After moving to Dallas for gainful employment, Melanie wrote about a few animal issues that the Dallas Times Herald, her employer, was kind enough to publish, she laughingly recounted. She amassed a huge credit card debt by practicing TNR in her east Dallas neighborhood with a private vet, and she also got married. “After my son, Travis, was born, I decided that I wanted to spend all my time with my family and that I had enough of volunteer work,” said Melanie. “It is not easy to trap and handle feral cats when one is enormously pregnant. In addition, I had acquired half a dozen socialized cats who were part of the family. Those of us who have trapped know how that works.”

In early 1989, when Melanie’s son was one years old, Belton Mouras called upon her again. He told her of a foundation that was being created by a wealthy Dallas resident, Annie Lee Roberts, and that part of the foundation’s purpose would be animal protection. He and the founder thought it best to put advocates on her Board. Belton asked if she would consider being that advocate. Melanie said, “No,” but, reluctantly agreed to meet with Mrs. Roberts and discuss her desires.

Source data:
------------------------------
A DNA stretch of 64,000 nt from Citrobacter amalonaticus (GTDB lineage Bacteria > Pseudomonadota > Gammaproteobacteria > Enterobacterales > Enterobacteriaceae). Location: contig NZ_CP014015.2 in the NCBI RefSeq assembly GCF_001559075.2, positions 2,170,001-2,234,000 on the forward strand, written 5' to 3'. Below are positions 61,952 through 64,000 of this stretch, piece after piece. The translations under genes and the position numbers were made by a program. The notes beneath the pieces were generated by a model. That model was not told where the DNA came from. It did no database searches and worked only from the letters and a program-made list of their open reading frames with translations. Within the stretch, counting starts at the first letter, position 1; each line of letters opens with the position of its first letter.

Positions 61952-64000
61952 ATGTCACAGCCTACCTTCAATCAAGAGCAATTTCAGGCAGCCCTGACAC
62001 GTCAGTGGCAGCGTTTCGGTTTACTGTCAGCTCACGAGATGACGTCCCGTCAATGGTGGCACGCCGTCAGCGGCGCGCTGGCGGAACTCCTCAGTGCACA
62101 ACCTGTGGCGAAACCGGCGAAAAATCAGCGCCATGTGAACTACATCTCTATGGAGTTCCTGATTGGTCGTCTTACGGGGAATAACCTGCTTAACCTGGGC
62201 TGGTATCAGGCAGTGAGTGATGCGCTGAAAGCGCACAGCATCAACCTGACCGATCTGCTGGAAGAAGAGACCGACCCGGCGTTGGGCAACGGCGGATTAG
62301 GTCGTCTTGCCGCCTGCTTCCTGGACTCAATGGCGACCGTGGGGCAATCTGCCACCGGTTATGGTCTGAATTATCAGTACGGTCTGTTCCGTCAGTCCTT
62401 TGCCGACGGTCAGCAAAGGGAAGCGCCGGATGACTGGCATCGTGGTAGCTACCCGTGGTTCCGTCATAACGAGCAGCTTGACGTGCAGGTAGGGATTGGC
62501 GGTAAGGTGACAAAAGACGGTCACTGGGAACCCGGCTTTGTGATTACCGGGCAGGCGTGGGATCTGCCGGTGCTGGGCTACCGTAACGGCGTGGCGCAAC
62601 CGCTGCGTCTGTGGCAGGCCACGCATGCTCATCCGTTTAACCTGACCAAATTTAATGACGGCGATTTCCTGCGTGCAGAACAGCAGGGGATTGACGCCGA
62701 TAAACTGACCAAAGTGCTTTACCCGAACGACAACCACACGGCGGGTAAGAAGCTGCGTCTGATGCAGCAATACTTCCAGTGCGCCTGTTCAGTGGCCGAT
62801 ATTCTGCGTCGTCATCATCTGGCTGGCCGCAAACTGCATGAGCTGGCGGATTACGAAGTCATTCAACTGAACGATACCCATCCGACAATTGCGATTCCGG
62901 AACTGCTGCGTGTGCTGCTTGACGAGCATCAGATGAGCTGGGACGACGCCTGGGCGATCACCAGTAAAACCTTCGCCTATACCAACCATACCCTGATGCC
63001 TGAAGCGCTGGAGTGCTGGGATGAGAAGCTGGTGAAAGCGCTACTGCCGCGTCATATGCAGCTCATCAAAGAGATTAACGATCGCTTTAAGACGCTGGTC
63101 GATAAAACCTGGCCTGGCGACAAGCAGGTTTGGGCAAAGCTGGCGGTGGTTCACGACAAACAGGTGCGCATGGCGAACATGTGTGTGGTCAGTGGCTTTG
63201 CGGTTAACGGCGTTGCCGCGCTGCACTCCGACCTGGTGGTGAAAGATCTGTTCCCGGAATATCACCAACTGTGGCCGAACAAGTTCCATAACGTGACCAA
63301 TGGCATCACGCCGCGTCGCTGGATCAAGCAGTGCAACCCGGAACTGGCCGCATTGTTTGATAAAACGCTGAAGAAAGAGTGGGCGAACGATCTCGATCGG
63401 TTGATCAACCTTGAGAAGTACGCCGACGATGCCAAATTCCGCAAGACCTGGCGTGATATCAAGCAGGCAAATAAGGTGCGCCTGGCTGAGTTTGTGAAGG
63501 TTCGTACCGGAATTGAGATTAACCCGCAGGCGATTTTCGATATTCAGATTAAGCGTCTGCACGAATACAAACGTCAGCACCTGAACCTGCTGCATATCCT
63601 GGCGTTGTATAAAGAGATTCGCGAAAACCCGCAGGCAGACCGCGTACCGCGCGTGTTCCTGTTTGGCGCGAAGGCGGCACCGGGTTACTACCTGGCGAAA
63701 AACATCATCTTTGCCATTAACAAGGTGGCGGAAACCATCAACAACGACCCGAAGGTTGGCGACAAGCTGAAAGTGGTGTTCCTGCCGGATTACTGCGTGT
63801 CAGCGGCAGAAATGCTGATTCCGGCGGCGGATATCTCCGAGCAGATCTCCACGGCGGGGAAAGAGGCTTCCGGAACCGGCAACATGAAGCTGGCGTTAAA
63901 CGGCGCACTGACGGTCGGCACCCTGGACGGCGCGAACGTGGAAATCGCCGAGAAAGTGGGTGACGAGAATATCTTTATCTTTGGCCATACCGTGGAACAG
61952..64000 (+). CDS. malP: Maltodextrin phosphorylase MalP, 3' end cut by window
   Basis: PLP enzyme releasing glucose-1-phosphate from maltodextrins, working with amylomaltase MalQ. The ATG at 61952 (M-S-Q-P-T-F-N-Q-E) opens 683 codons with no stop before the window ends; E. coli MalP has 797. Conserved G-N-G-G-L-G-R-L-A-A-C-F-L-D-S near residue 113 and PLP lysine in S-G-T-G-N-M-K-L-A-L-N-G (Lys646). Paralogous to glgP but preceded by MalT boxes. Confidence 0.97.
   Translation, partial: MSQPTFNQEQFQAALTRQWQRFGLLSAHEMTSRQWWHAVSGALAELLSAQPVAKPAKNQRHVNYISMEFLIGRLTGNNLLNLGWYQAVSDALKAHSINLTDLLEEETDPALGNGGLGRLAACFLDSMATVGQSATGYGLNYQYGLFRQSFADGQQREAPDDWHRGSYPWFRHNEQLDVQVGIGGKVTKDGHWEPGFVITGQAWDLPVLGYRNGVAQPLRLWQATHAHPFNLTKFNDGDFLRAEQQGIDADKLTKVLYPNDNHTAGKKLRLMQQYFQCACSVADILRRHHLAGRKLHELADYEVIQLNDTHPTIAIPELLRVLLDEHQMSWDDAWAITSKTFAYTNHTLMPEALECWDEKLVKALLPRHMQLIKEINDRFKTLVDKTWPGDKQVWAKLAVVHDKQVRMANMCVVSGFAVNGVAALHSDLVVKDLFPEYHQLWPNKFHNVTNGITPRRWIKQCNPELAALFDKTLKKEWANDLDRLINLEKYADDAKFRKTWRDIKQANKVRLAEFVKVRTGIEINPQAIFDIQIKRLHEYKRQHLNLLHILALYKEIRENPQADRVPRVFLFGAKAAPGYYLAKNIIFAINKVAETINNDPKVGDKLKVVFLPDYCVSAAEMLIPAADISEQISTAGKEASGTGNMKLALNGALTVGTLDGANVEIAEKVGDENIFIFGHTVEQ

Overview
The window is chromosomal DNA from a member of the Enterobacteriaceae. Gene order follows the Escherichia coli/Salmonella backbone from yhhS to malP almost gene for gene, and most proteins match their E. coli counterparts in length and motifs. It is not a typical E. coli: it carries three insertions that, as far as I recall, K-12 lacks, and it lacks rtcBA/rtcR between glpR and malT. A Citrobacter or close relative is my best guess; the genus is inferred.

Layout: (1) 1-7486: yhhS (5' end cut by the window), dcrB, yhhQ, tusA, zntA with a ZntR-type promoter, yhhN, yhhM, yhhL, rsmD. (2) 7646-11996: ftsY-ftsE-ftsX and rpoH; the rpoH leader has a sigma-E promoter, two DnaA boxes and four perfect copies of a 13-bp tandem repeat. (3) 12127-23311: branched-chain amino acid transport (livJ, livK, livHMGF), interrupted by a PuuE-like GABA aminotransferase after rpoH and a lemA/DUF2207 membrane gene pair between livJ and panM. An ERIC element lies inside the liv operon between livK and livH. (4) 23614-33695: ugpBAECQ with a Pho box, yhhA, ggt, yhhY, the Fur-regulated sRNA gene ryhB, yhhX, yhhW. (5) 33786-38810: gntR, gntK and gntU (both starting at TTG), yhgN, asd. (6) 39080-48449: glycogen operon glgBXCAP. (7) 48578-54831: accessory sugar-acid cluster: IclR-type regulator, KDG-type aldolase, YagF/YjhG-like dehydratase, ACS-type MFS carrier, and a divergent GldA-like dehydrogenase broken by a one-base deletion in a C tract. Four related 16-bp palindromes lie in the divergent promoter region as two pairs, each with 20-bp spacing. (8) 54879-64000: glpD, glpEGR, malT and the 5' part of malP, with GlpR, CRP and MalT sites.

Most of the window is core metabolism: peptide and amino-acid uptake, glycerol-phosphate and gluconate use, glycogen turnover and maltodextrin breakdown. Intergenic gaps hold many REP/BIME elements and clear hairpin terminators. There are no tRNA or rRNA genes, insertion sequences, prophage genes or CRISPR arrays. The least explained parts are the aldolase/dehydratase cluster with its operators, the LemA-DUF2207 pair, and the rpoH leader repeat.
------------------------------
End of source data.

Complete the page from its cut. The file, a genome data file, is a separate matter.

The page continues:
Annie Lee Warren Roberts, a philanthropist, historical advocate and Texas native, was born in Terrell, Texas in 1895. During her entire lifetime, from child to adult, Mrs. Roberts championed causes that addressed the alleviation of fear, pain and suffering of animals, and worked diligently to improve the plight of homeless animals and captive wildlife. In 1988, she founded The Summerlee Foundation.

“When I first met her in her home in March of 1989, she was physically frail, in a wheelchair, with a black cat curled up on her lap,” recalled Melanie. “It was immediately clear that she was a beautiful, kind, engaging and loving woman. My resolve to decline this path was quickly dissipating.” Others were interviewed for the advisory position, but she chose Melanie.

Annie Lee died in April of 1990. “I felt so fortunate to have had a full year with her before her death,” Melanie shared. “Losing Annie Lee was very difficult. Not only was her leadership at Board meetings and in the general foundation business a great loss, but also her friendship.” Representing the newly formed Summerlee Foundation at animal rights conferences, Summit for the Animals meetings and within the humane movement in general was also quite difficult. “In the 1990s, there was an arrogance and a penchant for proof of pedigree which permeated much of the national humane movement leadership,” Melanie continued. “Fortunately, it has grown up in the last 30 years and enormous successes for animals have been achieved.”